People In Tropical Paradise Say They Aren’t Very Stressed

Not surprisingly, people who live in Hawaii report that they aren’t very stressed:

WASHINGTON, D.C. — Hawaii residents remained the least likely in the U.S. to say they felt stressed on any given day in 2012, at 32.1%. West Virginia residents, on average, were the most likely to report feeling stress, at 47.1%.

These statelevel data are based on daily surveys conducted from January through December 2012 and encompass more than 350,000 interviews as part of the Gallup-Healthways Well-Being Index. Nationwide, 40.6% of Americans reported feeling stressed “yesterday” in 2012, similar to past years.

Gallup has measured daily stress in its tracking survey since 2008. Hawaii has ranked as the state with the lowest percentage of residents reporting stress on the prior day all five years and is the only state to rank in the top five consistently since 2008. West Virginia, Kentucky, and Utah, have each ranked within the top five most stressed states for the past five years. West Virginia ranked as the most stressed state in 2012, Kentucky was the top state for stress in 2008 and 2011, and Utah was the top state for stress in 2009 and 2010.

Frankly, I think we could’ve figured this out without going through the expense of conducting a poll.

FILED UNDER: Health, Public Opinion Polls, Quick Takes
Doug Mataconis
About Doug Mataconis
Doug holds a B.A. in Political Science from Rutgers University and J.D. from George Mason University School of Law. He joined the staff of OTB in May 2010. Before joining OTB, he wrote at Below The BeltwayThe Liberty Papers, and United Liberty Follow Doug on Twitter | Facebook

Comments

  1. OzarkHillbilly says:

    Hawaii residents remained the least likely in the U.S. to say they felt stressed on any given day in 2012, at 32.1%.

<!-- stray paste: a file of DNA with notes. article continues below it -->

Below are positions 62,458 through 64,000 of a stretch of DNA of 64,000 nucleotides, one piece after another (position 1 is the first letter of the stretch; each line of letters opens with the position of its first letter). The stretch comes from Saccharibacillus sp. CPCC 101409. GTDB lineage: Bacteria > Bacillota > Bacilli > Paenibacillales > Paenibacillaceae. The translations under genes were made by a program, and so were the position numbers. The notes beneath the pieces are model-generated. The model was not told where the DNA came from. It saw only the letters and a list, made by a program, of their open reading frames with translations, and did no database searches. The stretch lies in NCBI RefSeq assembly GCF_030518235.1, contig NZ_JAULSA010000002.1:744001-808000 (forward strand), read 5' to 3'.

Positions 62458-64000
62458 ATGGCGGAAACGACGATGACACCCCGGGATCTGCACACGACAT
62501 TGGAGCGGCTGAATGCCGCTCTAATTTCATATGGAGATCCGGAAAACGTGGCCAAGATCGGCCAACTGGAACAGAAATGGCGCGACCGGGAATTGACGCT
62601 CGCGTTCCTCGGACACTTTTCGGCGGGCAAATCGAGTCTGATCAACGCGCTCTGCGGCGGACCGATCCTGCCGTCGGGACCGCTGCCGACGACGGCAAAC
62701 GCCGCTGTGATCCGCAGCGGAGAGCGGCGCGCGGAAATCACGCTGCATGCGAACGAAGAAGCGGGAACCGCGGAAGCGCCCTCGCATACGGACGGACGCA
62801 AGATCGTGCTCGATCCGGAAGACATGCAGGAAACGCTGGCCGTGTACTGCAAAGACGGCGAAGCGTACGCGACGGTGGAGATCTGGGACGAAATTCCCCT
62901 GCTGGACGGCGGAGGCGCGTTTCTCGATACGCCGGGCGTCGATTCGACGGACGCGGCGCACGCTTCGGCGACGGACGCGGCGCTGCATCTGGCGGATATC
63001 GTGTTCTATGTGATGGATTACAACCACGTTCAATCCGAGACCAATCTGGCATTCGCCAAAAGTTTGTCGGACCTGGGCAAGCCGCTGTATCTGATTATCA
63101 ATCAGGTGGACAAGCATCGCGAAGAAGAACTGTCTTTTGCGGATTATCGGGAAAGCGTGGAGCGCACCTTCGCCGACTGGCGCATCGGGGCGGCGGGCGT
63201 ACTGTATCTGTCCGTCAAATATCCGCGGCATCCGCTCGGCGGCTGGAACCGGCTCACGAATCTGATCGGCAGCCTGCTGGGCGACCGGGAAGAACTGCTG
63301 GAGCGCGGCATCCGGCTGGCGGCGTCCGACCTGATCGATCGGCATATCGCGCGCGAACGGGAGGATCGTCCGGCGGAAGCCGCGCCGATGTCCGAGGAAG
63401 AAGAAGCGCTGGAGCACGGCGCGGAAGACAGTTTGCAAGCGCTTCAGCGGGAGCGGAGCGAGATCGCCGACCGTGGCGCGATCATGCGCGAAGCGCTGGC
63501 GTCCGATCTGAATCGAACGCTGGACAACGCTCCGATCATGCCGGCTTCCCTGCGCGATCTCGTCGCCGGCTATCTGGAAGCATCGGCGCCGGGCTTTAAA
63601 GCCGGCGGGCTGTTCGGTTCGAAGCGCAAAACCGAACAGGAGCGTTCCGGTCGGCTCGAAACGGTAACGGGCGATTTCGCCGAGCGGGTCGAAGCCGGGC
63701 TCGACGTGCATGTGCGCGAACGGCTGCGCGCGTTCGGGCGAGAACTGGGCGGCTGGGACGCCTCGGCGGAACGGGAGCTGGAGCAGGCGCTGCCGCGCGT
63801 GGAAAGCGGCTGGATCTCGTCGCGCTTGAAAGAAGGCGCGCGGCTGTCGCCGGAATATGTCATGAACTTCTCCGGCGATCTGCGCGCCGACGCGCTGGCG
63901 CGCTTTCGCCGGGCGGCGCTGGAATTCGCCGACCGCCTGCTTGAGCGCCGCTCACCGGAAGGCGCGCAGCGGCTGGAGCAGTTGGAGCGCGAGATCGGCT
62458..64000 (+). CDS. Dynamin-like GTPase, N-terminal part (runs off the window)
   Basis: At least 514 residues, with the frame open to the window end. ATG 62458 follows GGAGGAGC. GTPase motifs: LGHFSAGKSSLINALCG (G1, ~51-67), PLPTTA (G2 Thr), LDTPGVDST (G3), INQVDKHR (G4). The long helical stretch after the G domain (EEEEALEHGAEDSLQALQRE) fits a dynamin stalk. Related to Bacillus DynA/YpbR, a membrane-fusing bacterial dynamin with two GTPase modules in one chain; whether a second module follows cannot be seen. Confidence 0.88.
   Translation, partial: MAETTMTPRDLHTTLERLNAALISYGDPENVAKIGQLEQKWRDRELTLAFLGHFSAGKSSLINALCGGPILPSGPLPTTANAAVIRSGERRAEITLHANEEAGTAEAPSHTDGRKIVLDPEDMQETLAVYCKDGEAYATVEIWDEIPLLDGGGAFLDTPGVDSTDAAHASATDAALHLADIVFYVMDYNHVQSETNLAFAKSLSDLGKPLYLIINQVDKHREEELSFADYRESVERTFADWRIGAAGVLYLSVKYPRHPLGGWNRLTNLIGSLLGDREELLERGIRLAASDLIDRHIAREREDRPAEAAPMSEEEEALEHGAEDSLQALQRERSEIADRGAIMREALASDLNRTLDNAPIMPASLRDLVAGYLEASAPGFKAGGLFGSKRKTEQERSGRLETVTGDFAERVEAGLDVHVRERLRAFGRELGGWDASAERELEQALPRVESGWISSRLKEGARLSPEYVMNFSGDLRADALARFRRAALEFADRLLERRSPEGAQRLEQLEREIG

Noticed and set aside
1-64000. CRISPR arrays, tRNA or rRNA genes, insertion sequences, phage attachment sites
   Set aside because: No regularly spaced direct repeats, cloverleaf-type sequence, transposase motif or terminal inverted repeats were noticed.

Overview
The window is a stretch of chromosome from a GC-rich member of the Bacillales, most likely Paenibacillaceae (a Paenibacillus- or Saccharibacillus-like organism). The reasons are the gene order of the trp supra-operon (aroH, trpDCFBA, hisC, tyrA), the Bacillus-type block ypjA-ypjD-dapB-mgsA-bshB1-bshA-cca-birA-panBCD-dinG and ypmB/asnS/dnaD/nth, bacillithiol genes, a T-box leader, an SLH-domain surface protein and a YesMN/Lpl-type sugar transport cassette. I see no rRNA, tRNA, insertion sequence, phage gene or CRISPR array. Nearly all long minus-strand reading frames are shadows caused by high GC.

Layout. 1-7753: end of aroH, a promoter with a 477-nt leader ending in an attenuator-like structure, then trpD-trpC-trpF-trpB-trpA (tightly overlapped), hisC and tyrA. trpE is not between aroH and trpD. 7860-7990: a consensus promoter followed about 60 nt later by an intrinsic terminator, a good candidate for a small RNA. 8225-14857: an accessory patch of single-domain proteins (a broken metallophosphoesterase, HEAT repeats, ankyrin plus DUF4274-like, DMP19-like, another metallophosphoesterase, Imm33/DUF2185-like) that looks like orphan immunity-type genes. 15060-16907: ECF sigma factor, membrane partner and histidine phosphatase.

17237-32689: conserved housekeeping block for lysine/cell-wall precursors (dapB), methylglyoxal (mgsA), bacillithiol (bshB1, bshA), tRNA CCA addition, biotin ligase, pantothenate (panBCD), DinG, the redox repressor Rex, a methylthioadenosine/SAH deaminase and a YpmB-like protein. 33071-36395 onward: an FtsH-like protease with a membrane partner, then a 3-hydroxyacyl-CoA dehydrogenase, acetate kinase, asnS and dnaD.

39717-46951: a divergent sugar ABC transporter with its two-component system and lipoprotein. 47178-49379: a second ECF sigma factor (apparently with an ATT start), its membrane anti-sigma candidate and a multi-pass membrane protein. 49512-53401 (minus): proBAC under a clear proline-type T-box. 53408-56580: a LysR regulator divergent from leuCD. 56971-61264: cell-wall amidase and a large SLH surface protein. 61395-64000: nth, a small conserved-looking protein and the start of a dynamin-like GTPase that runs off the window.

In other news Hawaii is the 2nd highest state in the union. The only thing stoners ever get stressed about is munchies.

  2. john personna says:

    It must be because they own lots of guns, or something.

  3. JKB says:

    Is this going to turn out like the obesity where the honesty in self reporting skews the results?

    But I did experience the dichotomy of “stress” when I moved from Honolulu to Seattle. I noticed a minor uptightedness in Seattle but one day I drove across the lake to Microsoft territory. Just on the highway over there you could feel the stress levels rise. I figured Seattle was a nice transition back the the mainland. if I’d moved straight to DC or NY, I’d probably had a panic attack.

  4. Brett says:

    I assume the people answering the poll are those who survived the Hawaiian climate’s incredible power to cause irritating inner thigh rashes due to high heat and humidity. I’d be happy too.

  5. Grewgills says:

    @Brett: @Brett:

    It stays between 65 and 85 here for better than 85% of the time and the humidity is usually less than 65%.

  6. Grewgills says:

    I think it is the pace of life here moreso than the climate. Things are done on ‘Hawaiian time’ much to the consternation of people who come here from the mainland. The people who tend to be most stressed here seem to be from the places on the mainland that are much more rapidly paced (SoCal, NY, etc). They tend to bring their attitudes and expectations with them and get uptight when people don’t meet them.

  7. al-Ameda says:

    This is just anecdotal but …

    I’ve noticed in my travels that East Coast people, particularly in the Northeast (the NY, NJ, CT, RI and MA areas) seem to be a lot more stressed and enjoy life a lot less than people on the West Coast. I pretty much chalk it up to fighting the weather 6 to 9 months of the year.

  8. grumpy realist says:

    @al-Ameda: I think also fighting the traffic adds to the problem.

    I find Chicago pretty laid back, but I lived in Tokyo for over 10 years. Compared to Tokyo, even NYC is laid back.

    (Have always thought that certain pockets of productivity occur because either a) the weather is so ghastly there’s nothing else to do, or b) you’re out in the middle of nowhere and there’s nothing else to do aside from shuttle between research lab and home.)

  9. grumpy realist says:

    P.S. I think this falls into the “if England had better weather and better food, they wouldn’t have developed an empire” argument.